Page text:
5 American Horse Breeds You Should Know About

5 American Horse Breeds You Should Know About

Horses have been bred for a variety of reasons for thousands of years, with countries around the world producing unique and useful specimens. American horse breeds are no exception.

Of all the countries in the world, America is one of the most revered for its horse breeding. The country has a long history of caring for and using horses, from cowboys on the frontier through to modern rodeos and races. 

Commonly thought to have been introduced by Christopher Columbus, horses were, in fact, native to the country and lived there long before he landed.

Today, there is a wide range of American horse breeds available, each with unique characteristics and temperaments. 

For horse buyers, owners or just animal enthusiasts, it’s important to learn about the different breeds on the market. If you want to learn about American horse breeds, then read on to find out more. 

American Quarter Horses

An excellent sprinting horse, American Quarter Horses are popular for flat racing and as rodeo animals. They’re naturally fast and graceful, and usually have a friendly temperament, making them a great all-rounder.

Although fast when they need to be, they tend to be sensible. They’re used across the country for a range of equine jobs, from cutting cattle to teaching kids to ride. These beautiful horses come in a variety of colours and have a majestic silhouette. They’re one of the most popular breeds of American horse and are renowned around the world.

Morgan Horses

The descendants of some of the oldest horses in America, Morgan Horses are beautiful, hardy animals that can be used for a variety of purposes. Strong and sturdy, they represent the finest traits of American horses. They tend to be friendly, loyal, amicable and eager to please.

People who love Morgan Horses love them a lot. If you’re interested in finding out more, then check out this guide to the Morgan Horse, which covers the key characteristics of the Morgan Horse and why they might be the perfect breed for you.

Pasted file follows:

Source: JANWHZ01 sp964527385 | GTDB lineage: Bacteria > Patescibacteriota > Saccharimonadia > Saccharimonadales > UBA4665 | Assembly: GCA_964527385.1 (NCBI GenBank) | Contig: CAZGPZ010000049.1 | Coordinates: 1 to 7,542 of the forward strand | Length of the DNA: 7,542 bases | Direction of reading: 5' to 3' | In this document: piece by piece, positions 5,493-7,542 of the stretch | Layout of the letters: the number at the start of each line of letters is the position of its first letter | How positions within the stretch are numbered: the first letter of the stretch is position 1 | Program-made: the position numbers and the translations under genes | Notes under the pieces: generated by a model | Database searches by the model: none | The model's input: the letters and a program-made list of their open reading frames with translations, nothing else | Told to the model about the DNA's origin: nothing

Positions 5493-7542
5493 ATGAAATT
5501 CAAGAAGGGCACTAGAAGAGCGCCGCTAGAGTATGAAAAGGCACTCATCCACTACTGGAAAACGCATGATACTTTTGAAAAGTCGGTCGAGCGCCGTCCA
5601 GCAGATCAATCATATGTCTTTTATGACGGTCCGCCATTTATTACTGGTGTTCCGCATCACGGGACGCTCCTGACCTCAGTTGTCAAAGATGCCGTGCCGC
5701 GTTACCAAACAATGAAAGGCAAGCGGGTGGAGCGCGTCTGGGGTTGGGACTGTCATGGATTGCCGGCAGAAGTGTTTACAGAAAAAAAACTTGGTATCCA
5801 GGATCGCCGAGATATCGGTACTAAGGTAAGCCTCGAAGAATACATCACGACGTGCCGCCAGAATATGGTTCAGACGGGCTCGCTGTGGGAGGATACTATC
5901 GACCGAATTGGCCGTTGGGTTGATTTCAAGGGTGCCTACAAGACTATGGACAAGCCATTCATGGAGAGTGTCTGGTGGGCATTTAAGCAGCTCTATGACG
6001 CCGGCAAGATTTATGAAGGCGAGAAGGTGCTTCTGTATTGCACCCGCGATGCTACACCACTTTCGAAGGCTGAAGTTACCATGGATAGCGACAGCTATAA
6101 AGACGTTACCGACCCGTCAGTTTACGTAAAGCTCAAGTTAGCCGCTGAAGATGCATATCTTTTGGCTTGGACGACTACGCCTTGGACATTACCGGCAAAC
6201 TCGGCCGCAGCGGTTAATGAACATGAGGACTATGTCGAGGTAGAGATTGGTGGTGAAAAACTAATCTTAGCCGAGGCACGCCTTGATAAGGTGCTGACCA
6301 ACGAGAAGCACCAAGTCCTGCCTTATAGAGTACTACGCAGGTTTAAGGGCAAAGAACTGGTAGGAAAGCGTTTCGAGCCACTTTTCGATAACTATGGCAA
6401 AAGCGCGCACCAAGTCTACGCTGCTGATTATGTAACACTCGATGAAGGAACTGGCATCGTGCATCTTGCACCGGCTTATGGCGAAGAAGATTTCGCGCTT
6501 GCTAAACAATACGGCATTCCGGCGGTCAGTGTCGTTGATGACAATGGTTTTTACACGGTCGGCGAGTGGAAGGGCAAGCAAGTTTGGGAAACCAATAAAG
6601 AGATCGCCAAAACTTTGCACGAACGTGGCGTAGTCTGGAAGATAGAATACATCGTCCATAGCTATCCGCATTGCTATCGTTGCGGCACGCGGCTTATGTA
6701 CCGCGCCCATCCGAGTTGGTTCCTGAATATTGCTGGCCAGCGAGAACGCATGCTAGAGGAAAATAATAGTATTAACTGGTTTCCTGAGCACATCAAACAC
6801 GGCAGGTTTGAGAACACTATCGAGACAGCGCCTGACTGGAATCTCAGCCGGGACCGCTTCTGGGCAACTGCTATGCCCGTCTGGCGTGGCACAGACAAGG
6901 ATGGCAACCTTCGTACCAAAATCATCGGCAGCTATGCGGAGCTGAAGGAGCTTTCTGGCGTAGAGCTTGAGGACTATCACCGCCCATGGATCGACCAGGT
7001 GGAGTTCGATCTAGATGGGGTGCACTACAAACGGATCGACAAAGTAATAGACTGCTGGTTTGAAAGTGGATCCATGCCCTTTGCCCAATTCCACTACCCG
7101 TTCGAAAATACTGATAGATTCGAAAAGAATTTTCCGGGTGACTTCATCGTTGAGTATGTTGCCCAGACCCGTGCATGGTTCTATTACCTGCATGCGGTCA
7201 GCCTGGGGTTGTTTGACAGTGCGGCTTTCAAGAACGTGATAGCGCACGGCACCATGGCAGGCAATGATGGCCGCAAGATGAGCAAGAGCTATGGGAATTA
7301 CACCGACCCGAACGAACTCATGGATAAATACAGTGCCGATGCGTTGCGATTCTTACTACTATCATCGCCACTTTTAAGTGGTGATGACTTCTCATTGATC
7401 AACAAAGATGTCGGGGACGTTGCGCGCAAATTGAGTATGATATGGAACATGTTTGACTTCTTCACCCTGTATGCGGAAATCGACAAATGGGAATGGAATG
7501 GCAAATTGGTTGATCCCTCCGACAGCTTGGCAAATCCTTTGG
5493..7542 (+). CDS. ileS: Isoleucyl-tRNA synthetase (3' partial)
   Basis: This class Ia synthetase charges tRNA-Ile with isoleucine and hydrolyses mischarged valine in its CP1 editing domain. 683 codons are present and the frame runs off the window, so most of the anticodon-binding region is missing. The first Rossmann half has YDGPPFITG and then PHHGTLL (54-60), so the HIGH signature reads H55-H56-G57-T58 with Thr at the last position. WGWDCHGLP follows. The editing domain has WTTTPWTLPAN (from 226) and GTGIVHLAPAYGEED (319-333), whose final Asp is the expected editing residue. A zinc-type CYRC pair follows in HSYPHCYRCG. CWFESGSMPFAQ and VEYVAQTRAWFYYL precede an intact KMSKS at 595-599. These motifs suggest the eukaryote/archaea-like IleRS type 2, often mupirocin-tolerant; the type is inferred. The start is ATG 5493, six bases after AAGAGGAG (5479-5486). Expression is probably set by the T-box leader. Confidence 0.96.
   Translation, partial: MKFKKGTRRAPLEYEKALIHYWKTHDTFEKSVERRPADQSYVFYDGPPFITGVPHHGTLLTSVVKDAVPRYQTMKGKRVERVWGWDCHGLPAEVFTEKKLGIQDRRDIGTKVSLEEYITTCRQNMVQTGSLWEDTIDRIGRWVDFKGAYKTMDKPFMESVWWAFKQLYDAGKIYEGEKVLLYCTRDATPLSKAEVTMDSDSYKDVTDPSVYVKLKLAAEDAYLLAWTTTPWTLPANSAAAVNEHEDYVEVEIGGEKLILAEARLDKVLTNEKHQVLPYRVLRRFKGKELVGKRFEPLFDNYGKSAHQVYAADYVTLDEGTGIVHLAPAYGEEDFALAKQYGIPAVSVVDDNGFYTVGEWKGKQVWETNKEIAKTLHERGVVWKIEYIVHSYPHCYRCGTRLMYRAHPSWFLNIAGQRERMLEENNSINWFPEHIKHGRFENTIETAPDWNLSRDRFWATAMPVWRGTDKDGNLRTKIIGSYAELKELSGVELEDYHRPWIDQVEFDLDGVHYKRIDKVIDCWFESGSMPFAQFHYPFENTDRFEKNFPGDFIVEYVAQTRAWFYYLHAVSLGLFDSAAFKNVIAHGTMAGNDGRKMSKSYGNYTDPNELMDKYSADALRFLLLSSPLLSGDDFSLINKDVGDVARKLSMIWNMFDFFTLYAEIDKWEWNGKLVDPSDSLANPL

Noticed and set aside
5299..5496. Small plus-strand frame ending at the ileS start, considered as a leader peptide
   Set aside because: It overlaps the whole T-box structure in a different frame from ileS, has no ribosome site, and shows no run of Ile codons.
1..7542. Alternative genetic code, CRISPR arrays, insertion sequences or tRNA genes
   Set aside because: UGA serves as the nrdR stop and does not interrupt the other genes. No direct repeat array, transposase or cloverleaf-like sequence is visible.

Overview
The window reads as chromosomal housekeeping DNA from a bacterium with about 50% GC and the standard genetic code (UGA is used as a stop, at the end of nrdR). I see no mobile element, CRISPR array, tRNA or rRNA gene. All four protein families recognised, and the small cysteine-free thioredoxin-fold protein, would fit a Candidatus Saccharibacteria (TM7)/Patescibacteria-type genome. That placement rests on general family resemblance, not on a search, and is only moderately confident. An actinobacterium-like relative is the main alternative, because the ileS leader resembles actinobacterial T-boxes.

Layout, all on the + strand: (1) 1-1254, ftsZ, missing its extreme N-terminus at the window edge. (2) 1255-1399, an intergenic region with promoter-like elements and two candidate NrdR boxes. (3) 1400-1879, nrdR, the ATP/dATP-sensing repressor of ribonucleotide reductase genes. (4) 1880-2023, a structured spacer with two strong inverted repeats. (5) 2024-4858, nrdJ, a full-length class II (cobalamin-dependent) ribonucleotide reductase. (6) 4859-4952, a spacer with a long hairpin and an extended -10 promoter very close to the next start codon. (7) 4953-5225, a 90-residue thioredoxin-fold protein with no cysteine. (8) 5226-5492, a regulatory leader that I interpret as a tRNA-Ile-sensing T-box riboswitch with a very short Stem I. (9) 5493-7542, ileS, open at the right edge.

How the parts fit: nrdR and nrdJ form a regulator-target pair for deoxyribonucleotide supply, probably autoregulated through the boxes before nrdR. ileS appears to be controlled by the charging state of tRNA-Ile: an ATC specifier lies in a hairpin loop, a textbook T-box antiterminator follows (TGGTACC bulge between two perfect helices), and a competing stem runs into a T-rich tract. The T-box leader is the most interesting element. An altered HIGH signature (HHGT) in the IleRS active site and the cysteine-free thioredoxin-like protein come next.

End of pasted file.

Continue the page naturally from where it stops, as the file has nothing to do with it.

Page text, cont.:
American Shetland Ponies

Related to the traditional British Shetland Pony, American Shetlands are taller than their British counterparts. They have longer, graceful legs and a broad chest. American Shetland Ponies also have a thinner coat than British Shetlands and a less defined mane.

They may look very different from their stocky British relatives, but American Shetlands share the same friendly temperament and gentle nature. As such, they’re perfect for children and novice riders, just like British Shetlands. Their larger stature means that they can be ridden by older children and even some small adults. This makes them an excellent choice of horse for riding schools and beginners. 

Mustangs

Mustangs are a free-spirited, wild breed of horse derived from the animals bought over to the United States by the Spanish when the continent was first colonised. Nowadays, Mustangs are an iconic symbol of the American West.

The animals that roam freely in America are protected and managed by the U.S. Bureau of Land Management, but some Mustangs have been domesticated and some are bred with other types of horse to produce hardy stock. They’re often used for ranch work and trails, although they’re athletic enough for other purposes, too. They do tend to have minds of their own, and appreciate a rider who can get behind that.

Appaloosas

Appaloosa horses are renowned for their distinctive spotted coats and flowing long manes. Identifying an Appaloosa can sometimes be difficult, as there are many different body shapes and colour patterns.

They’re not the only breed of horse to have spots, either. At first glance, therefore, it isn’t always easy to distinguish a purebred Appaloosa from other spotted horses. However, they also have distinctive striped hooves and skin discolouration. People who know this breed well can quickly tell the difference between a purebred animal and a horse with similar markings.

Some people claim that Appaloosas are loyal to riders who treat them well, and aggravated if they are mishandled or mistreated. They do best with riders who have enough time to commit to forging a strong bond with their horse. Just like any horse would.

Feature image: Micah Tindell

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